Effects Of Differences In Risk Aversion On The Distribution Of Wealth
AbstractThis paper studies the role played by differences in risk aversion in affecting the long-run distribution of wealth across agents in the context of an endowment economy. The economy is populated by two types of Epstein-Zin agents who differ only in their attitudes toward risk. By choosing riskier portfolio strategies, less-risk-averse agents enjoy returns on their investments characterized by a higher mean and a higher variance than the ones enjoyed by more-risk-averse agents. The former effect tends to make less-risk-averse agents wealthier over time, whereas the latter tends to make them poorer. The paper shows that, contrary to the results obtained using standard expected utility preferences, for some parameter values the long-run distribution of wealth is dominated by more-risk-averse agents.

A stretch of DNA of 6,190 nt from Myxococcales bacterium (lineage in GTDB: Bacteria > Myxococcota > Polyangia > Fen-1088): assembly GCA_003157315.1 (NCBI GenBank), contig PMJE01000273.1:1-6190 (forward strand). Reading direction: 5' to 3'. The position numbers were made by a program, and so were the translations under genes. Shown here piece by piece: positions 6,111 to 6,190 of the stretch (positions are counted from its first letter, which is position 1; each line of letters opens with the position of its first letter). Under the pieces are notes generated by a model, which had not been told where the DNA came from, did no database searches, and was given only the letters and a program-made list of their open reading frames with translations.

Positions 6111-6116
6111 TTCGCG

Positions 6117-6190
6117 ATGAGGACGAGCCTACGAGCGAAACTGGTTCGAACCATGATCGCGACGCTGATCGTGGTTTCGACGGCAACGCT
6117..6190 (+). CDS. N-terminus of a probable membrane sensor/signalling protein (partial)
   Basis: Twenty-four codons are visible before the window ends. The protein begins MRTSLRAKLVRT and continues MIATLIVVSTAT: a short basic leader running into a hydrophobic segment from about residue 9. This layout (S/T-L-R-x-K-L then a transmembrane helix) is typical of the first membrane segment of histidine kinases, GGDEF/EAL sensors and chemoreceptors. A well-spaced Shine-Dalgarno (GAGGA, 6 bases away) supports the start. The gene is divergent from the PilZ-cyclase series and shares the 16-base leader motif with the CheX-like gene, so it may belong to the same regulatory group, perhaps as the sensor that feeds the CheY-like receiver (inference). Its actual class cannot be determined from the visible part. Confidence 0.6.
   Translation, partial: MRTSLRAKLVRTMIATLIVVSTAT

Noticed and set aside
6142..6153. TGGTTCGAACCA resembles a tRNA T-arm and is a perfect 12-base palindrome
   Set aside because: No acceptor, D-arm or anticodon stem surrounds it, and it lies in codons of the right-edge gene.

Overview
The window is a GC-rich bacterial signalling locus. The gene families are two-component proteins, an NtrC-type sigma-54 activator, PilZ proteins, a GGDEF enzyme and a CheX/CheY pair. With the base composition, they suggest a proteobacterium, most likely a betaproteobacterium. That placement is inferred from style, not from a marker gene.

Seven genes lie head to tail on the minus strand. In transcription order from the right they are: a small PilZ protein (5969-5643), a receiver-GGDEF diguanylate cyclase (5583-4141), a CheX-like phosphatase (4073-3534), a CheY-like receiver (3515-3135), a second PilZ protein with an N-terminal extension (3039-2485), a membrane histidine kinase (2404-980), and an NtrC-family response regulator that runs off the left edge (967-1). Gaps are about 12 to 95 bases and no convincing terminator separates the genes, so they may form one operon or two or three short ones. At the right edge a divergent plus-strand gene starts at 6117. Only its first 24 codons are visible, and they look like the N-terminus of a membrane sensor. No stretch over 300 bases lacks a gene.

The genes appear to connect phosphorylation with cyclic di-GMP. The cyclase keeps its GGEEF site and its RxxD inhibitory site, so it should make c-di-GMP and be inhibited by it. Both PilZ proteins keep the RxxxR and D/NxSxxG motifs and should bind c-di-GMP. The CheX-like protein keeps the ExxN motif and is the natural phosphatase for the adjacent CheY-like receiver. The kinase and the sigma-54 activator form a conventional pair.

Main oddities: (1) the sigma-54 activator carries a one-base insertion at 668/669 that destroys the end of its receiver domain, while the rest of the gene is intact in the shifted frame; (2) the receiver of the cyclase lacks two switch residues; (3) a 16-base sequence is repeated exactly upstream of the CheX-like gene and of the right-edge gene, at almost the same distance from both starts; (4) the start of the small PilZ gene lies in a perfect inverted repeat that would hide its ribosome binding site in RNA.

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Bibliographic InfoArticle provided by Cambridge University Press in its journal Macroeconomic Dynamics.
Volume (Year): 8 (2004)
Issue (Month): 05 (November)
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